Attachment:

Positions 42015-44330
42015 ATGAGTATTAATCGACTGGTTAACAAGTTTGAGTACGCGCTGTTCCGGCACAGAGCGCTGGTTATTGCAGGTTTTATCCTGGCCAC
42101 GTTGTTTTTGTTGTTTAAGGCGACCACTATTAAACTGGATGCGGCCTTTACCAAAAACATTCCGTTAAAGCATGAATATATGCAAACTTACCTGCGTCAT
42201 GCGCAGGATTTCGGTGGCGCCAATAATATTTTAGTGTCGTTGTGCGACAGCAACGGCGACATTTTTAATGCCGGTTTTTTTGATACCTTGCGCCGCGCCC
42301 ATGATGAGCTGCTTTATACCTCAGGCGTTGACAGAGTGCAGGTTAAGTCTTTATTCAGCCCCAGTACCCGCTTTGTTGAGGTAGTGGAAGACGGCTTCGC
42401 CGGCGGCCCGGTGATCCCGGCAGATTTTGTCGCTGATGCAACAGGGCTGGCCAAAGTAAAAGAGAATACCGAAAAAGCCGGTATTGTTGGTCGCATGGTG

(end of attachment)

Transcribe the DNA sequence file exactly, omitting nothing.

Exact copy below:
Positions 42015-44330
42015 ATGAGTATTAATCGACTGGTTAACAAGTTTGAGTACGCGCTGTTCCGGCACAGAGCGCTGGTTATTGCAGGTTTTATCCTGGCCAC
42101 GTTGTTTTTGTTGTTTAAGGCGACCACTATTAAACTGGATGCGGCCTTTACCAAAAACATTCCGTTAAAGCATGAATATATGCAAACTTACCTGCGTCAT
42201 GCGCAGGATTTCGGTGGCGCCAATAATATTTTAGTGTCGTTGTGCGACAGCAACGGCGACATTTTTAATGCCGGTTTTTTTGATACCTTGCGCCGCGCCC
42301 ATGATGAGCTGCTTTATACCTCAGGCGTTGACAGAGTGCAGGTTAAGTCTTTATTCAGCCCCAGTACCCGCTTTGTTGAGGTAGTGGAAGACGGCTTCGC
42401 CGGCGGCCCGGTGATCCCGGCAGATTTTGTCGCTGATGCAACAGGGCTGGCCAAAGTAAAAGAGAATACCGAAAAAGCCGGTATTGTTGGTCGCATGGTG